Sr. Teresa Do Thi Ha, a doctor, said 30 nuns and doctors (many of whom were sister-doctors) from a public hospital provided medical care for those who suffered heat stroke, heart problems, digestive disorder, epilepsy and other illnesses, and transferred severe cases to hospitals.
"We served pilgrims with the kind heart and helped them gain spiritual experience from the pilgrimage," Ha said, adding that nuns also prayed to Mother Mary to bless pilgrims' intentions.
Pilgrims make donations and give their intentions of prayers to a nun. (Joachim Pham)
While roughly a dozen sisters helped illiterate people write down their prayer intentions, most pilgrims thanked God and Mary for saving them from the coronavirus pandemic, for their jobs and studies, or for their relatives to give up drug abuse.
Nguyen Thi Loan, a 56-year-old Buddhist from Hue, said she rode a bike to the shrine and prayed to Mary for her daughter to give birth safely.
Loan, mother of three, said she has visited the site for three decades as Mother Mary answers her prayers and blesses her family.
"We owe a debt of gratitude to Mother who heals my chronic stomachache and offers us jobs for a proper living," she said.
During the two-day pilgrimage, Marian devotees went to confession and attended open air Masses at the Divine Mercy Square in front of the Our Lady of La Vang Basilica. Many architects, engineers, sculptors and artists designed the basilica with native architecture — including Ba Ria Dominican Sr. Mary Vu Thi Bich Hang and Daughters of Our Lady of the Holy Rosary Sr. Anne Nguyen Thi Kim Dung, both experts in fine arts.
Women in traditional clothes dance with fans and flowers in front of a big statue of Our Lady of La Vang. (Joachim Pham)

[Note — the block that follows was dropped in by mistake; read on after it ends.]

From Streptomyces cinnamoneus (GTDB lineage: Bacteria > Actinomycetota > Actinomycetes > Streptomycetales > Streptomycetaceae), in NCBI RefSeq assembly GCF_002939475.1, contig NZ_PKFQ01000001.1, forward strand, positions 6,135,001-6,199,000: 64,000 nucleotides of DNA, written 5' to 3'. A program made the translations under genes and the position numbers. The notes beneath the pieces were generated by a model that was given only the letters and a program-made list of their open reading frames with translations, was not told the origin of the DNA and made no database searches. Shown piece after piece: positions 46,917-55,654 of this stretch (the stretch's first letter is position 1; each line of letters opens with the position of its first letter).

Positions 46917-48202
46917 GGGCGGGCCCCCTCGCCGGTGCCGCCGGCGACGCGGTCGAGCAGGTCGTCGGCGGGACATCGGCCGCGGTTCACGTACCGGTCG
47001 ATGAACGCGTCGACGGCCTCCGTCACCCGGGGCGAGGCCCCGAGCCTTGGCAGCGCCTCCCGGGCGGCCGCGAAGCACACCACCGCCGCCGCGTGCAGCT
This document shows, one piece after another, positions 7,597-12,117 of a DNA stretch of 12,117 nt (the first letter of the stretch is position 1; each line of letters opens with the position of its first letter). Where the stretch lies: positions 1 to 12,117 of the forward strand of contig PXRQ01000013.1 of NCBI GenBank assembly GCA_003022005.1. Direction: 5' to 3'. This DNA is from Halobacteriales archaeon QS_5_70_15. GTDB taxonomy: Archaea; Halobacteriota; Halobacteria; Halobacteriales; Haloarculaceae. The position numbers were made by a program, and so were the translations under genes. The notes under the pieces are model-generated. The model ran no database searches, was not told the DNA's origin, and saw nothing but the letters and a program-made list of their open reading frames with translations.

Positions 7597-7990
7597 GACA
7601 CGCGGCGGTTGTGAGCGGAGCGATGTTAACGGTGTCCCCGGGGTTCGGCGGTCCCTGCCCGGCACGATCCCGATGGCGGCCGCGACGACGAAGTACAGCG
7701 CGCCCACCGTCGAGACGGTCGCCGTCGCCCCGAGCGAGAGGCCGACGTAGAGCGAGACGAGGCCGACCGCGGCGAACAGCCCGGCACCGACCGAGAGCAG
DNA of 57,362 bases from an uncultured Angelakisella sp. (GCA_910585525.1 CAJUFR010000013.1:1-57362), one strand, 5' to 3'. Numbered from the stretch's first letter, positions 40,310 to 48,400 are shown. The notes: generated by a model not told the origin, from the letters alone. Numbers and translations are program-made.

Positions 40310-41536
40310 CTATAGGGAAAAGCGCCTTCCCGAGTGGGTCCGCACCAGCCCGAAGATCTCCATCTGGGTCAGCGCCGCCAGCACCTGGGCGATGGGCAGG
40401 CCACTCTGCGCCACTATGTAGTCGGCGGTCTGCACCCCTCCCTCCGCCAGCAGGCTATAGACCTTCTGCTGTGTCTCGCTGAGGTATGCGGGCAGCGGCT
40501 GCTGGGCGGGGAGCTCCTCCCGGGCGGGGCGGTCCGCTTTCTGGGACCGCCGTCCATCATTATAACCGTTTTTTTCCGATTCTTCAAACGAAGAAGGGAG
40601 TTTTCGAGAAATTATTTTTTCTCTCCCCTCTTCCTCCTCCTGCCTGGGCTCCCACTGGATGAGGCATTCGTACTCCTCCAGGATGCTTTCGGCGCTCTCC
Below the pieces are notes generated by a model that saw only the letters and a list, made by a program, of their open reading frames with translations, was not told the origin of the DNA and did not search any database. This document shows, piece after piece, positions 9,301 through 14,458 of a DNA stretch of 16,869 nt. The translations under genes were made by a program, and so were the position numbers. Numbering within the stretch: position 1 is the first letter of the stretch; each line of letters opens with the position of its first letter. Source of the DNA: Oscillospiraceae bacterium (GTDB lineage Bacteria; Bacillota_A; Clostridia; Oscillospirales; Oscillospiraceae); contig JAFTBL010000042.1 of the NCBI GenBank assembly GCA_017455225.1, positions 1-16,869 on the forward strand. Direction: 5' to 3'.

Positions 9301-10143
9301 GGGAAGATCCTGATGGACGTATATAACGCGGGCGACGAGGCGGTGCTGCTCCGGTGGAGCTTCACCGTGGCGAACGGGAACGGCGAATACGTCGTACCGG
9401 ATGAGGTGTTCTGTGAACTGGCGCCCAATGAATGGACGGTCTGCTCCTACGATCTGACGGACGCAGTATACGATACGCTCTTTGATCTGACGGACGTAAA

The major church still under construction is expected to be inaugurated next year during a Marian congress.
Pilgrims also listened to talks about Mother Mary's examples of journeying with the church, offered flowers and incense, recited the rosary and prayed around the clock under a big statue of Our Lady of La Vang, depicted in a Vietnamese style carrying Jesus. They rested in makeshift tents under big umbrellas and trees around the site.
Many troupes with more than 1,000 members from seven dioceses gave cultural performances, played gongs, drums and trumpets, danced with fans, leaf-conical hats, flags and flowers and sang hymns honoring Mary.
Lovers of the Holy Cross of Hanoi Sr. Mary Pham Thi Hien, who serves at Dong Giang Parish of Hanoi Archdiocese, said that 430 Muong ethnic dancers led by four nuns first played gongs and did folk dance at the Marian shrine.
Sr. Pham Thi Hien (in black) is pictured with Muong ethnic dancers at the 222-year-old site. (Joachim Pham)
Hien said they combined their traditions with Catholic values, having spent one month preparing for their performance.
The Muong nun said Muong tribes use the sound of gongs to communicate with the heaven, earth, gods, ancestors and one another, and pray for wealthy communities, good harvests, and peaceful life.
Some 2,300 volunteers including 175 nuns from six congregations served pilgrims at the shrine.
"We traveled 700 kilometers by bus, and many became carsick and felt tired due to the hot weather," Hien said. "But we are happy to come here to honor Mary and share our joys with other people."